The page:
Fathers of the Church
Epistle XXV: to Maximus of Salona
by Gregory the Great in 590-604 | translated by James Barmby, D.d
Gregory to Maximus, intruder in the Church of Salona.
While, seeking this or that excuse, thou deferrest obedience to our letters, while thou puttest off coming to us for ascertainment of the truth after being so often admonished, thou lendest credibility all the more to what is alleged against thee; and, even though there had been nothing else to go against thee and do thee harm, thy delay alone would render thee culpable and accuse thee. Humble thyself at length, and submit thyself to obedience, and make haste to come to us without any excuses, that, the truth being investigated and ascertained, in the fear of God, whatever may be fair and canonical may be decided. For be assured that we will observe towards thee justice and the ordinances of the canons, and, by the revelation of God, who is the Author of truth, will terminate thy cause agreeably to justice. For, as to thy demand that we should send some one to your city, in whose presence there might be proof of the things alleged, this would be in some degree excusable, if reason ever imposed on the accused the necessity of proof. But, inasmuch as this burden lies not on thee but on thine accusers, do not thou hesitate to come to us, as we have before said, putting it off no longer; and either thine accuser will be present without delay to support with suitable proof what has been alleged as to simoniacal heresy or other things; or certainly, as far as regards a sound settlement of this business, a just dealing with it will, through the intervention of Peter, Prince of the apostles, ensue; that so no guiltiness may confound us before God for any connivance, now that these things have come to our knowledge. But, as to thy allegation that our most serene lords have ordered cognizance of the matter to be taken in your city, we indeed have received no other commands of theirs on the subject except that thou weft to come to us. But, even if by chance, occupied as they are by many thoughts and anxieties for the good of their republic which by the divine bounty has been granted to them, this has been suggested to them, and a command has been surreptitiously elicited from them, yet, inasmuch as it is known to us and to all how our most pious lords love discipline, observe degrees, venerate the canons, and refrain from mixing themselves up in the causes of priests, we will still execute with instancy what is for the good both of their souls and of the republic, and what we are driven to by regard to the terrible and tremendous judgment.
Cease then from all excuses, and delay not to appear here, that, fortified by investigation of the truth, we may at length bring thy cause to a termination. But, whereas we have been informed that thou art greatly afraid and altogether in trepidation lest we should avenge on thee the known fact of thy having forced thy way irregularly into the order of priesthood without our consent, this was indeed an intolerable misdemeanour: but, in accordance with the commands of our most serene lord the Emperor, we forgive thee this, provided that thou in no wise persist any longer in the error of thy contumacy; and we are by no means moved against thee on this account. But other things that have been reported to us we cannot suffer to pass without enquiry.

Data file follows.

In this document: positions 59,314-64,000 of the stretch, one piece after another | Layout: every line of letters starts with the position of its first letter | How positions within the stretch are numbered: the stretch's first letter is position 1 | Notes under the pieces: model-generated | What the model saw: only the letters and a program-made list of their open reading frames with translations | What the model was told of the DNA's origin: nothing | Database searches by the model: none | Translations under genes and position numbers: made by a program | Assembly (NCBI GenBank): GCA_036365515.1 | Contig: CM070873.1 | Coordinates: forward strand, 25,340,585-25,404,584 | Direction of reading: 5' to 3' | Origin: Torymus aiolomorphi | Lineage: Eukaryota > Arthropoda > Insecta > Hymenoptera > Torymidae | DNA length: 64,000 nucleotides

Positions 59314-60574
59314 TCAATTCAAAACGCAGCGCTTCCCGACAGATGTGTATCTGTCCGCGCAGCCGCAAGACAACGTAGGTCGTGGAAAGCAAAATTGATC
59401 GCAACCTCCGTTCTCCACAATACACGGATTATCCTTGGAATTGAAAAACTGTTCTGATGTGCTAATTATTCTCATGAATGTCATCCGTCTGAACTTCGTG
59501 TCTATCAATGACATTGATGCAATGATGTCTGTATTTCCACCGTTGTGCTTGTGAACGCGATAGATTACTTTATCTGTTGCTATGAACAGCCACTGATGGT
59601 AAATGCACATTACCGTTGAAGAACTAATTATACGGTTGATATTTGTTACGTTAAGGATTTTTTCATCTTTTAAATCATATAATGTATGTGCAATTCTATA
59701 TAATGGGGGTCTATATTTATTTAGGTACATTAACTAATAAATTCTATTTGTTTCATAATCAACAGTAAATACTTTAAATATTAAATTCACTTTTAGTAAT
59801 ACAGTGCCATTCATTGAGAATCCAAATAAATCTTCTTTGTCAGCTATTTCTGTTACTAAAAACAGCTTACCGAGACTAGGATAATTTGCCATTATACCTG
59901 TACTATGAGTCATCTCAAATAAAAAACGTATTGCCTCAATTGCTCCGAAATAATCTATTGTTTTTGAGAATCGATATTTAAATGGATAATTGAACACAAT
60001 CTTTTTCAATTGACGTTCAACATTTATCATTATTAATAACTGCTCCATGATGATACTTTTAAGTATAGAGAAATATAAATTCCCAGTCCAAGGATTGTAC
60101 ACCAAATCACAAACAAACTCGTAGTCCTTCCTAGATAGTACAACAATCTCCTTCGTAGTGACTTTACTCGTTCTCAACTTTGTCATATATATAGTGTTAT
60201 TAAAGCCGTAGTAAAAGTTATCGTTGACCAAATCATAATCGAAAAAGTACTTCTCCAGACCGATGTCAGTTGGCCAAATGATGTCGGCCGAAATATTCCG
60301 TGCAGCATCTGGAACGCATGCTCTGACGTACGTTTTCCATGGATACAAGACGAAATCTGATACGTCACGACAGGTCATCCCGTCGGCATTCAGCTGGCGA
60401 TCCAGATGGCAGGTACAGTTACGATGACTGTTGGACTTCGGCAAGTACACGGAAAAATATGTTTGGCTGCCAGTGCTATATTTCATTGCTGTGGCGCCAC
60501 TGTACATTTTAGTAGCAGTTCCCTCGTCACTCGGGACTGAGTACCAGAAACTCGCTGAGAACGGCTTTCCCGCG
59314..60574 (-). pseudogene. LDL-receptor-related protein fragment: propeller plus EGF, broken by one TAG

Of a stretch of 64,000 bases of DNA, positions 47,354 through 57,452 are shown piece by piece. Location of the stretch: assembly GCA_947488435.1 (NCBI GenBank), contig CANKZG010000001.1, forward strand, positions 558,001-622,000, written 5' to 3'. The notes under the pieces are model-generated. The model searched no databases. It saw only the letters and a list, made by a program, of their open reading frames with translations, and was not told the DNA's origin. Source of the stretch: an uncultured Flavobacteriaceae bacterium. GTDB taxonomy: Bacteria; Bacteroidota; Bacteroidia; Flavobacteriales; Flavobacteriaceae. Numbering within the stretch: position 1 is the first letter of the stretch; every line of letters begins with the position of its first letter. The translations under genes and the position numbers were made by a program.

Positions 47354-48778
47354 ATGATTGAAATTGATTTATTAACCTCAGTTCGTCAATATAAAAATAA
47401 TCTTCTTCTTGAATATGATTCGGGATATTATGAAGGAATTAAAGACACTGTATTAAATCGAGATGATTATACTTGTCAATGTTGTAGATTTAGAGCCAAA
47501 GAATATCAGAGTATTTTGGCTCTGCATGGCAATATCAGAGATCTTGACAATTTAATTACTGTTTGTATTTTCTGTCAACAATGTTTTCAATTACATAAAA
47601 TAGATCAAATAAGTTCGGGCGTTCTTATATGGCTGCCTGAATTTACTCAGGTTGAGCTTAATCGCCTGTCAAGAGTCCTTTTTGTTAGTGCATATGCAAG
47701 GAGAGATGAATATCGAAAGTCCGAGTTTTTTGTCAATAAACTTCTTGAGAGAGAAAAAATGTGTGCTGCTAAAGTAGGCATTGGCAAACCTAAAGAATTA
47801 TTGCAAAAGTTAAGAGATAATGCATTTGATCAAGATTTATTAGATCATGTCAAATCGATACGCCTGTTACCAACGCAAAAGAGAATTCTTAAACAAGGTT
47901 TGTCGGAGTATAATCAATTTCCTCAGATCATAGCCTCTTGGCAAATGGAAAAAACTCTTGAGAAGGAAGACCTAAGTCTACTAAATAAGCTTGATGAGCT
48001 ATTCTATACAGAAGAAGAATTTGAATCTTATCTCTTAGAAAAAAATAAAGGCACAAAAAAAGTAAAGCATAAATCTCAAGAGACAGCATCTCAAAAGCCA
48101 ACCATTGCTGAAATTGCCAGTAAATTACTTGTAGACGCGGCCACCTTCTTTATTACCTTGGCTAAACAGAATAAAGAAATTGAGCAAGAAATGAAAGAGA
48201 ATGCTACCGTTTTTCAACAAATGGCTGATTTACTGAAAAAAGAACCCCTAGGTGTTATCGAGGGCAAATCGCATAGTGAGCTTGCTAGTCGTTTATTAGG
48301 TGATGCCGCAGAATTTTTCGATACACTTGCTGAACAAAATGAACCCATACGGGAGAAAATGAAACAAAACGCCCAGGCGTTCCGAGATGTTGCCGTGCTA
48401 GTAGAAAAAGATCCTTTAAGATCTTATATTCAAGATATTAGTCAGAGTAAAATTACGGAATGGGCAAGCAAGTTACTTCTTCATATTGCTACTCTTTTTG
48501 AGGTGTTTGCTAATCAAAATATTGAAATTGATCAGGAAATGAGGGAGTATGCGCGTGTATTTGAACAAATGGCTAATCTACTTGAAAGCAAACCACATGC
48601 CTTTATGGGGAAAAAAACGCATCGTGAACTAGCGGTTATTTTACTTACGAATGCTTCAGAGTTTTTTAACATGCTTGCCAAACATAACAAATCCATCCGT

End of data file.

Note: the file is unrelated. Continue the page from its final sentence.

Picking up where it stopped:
Now inasmuch as we long ago sent thee a letter warning thee by no means to dare to celebrate the solemnities of mass till we should ascertain the will of the said our most serene lord, and as thou hast cunningly contrived that this letter should not come into thy hands, though thou nevertheless knewest in one way or another what its purport was, but hast refused to comply with it;—we therefore confirm what was before sent thee in writing, that thou must not dare to celebrate the solemnities of mass until all that has been alleged against thee has been thorougly enquired into and sifted. And, if, with perverse daring, thou shouldest presume to celebrate, know that thou art not free from the former threat of interdiction from communion. For, even though there were no other transgressions, we deprive thee of the communion of the body and blood of the Lord for this sin of pride alone. Wherefore, shewing the obedience that becomes thee, make haste, as we have said, with all diligence to come to us; but so as to have a space of thirty days for preparing for thy journey; and so, laying aside all excuses, defer not thy appearance here.
Moreover, if any occasion of hindering thy journey has arisen from the judges, or the military force, or the people, we acknowledge the skilfulness with which things are done. Do thou thyself, then, see what account of this obligation, thou canst render either to men here or to Almighty God in the future judgment, having by thy contempt provoked a strict sentence against thee.
Furthermore, it has come to my knowledge that my brother and fellow- bishop Paulinus, and Honoratus, archdeacon of the Church of Salona, for having refused to give assent to thy presumption are suffering grievous molestation at thy hands, so as to have been constrained to give sureties to the end that may not be at liberty to leave the city or their own houses. If this is so, do thou on receipt of this present writing, returning at last, though late, to a sound mind, desist from molesting either of them, that they may have free license either to come to me if they wish, or to go anywhere else for their advantage.
Taken from "The Early Church Fathers and Other Works" originally published by Wm. B. Eerdmans Pub. Co. in English in Edinburgh, Scotland, beginning in 1867. (LNPF II/XII, Schaff and Wace). The digital version is by The Electronic Bible Society, P.O. Box 701356, Dallas, TX 75370, 214-407-WORD.